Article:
In this case, you have to use the other method for installing headers, which is to manually do it via install(FILES) or install(DIRECTORY). Then you have complete control over where headers are installed to and can specify whatever directory structure you want. Both the CMake docs and the Professional CMake book include an example like the following for one way to do that, but you can use whatever way fits your needs:

install(DIRECTORY src/
    DESTINATION include/MyProj
    PATTERN *.h

Personally, unless I’m working specifically on an Apple framework target, I tend to use the manual form because of the need to control the directory structure. For an Apple-only project though, the target property form would probably make more sense.

Yes, Great that is exactly what I meant - installing headers without use of install(FILES or DIRECTORIES, thank you. So now you could see why I am reporting cmake issue. While all works fine per your example, when SHARED is replaced by INTERFACE the headers are not being installed. Such limitation for INTERFACE libraries was not documented . So despite calling install(TARGETS we had to use install(FILES or DIRECTORIES. So first could you please confirm that cmake shall supports installing INTERFACE libraries or point to any limitation int the book or documentation?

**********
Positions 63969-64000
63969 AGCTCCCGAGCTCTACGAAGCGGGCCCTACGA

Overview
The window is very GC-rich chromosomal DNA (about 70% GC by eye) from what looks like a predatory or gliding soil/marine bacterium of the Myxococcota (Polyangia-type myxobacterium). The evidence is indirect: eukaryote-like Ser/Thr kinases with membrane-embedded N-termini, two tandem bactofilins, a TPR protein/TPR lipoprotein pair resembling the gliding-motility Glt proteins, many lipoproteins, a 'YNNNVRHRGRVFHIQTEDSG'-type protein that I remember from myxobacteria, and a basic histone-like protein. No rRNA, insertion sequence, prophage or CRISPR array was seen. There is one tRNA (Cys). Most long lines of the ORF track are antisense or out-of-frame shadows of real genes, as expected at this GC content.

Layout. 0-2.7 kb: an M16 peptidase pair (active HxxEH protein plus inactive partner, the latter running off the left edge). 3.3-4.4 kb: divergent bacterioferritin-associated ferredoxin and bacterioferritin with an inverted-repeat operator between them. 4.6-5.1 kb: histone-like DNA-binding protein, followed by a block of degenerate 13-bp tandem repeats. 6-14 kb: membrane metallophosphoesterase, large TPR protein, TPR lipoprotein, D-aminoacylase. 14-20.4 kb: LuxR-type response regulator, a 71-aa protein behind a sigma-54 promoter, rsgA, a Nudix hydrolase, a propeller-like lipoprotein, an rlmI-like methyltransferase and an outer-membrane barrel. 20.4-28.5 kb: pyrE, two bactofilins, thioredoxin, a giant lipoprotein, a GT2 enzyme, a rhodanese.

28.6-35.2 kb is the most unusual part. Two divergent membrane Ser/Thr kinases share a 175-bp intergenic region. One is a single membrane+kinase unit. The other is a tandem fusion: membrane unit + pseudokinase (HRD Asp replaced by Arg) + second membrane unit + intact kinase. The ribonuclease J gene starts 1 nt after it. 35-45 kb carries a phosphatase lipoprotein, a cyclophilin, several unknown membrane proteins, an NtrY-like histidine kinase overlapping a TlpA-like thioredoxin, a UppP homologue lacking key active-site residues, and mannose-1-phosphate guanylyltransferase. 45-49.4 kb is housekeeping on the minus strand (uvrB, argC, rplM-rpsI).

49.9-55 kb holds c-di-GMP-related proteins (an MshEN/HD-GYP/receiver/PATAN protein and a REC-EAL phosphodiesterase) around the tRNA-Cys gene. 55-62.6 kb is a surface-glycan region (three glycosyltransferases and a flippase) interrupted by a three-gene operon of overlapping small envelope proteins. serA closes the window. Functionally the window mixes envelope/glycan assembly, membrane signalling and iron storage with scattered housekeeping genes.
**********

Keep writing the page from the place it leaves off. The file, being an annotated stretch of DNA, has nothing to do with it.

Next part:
Secondly, why the limitation of flat include directory exists? cmake is able to configure build with INTERFACE library with non-flat include structure and installation with EXPORT merely exports build tree to install path. cmake could have installed to directory specified by PUBLIC_HEADERS with all its subdirectories as a default. So why cmake is having problem with this install ?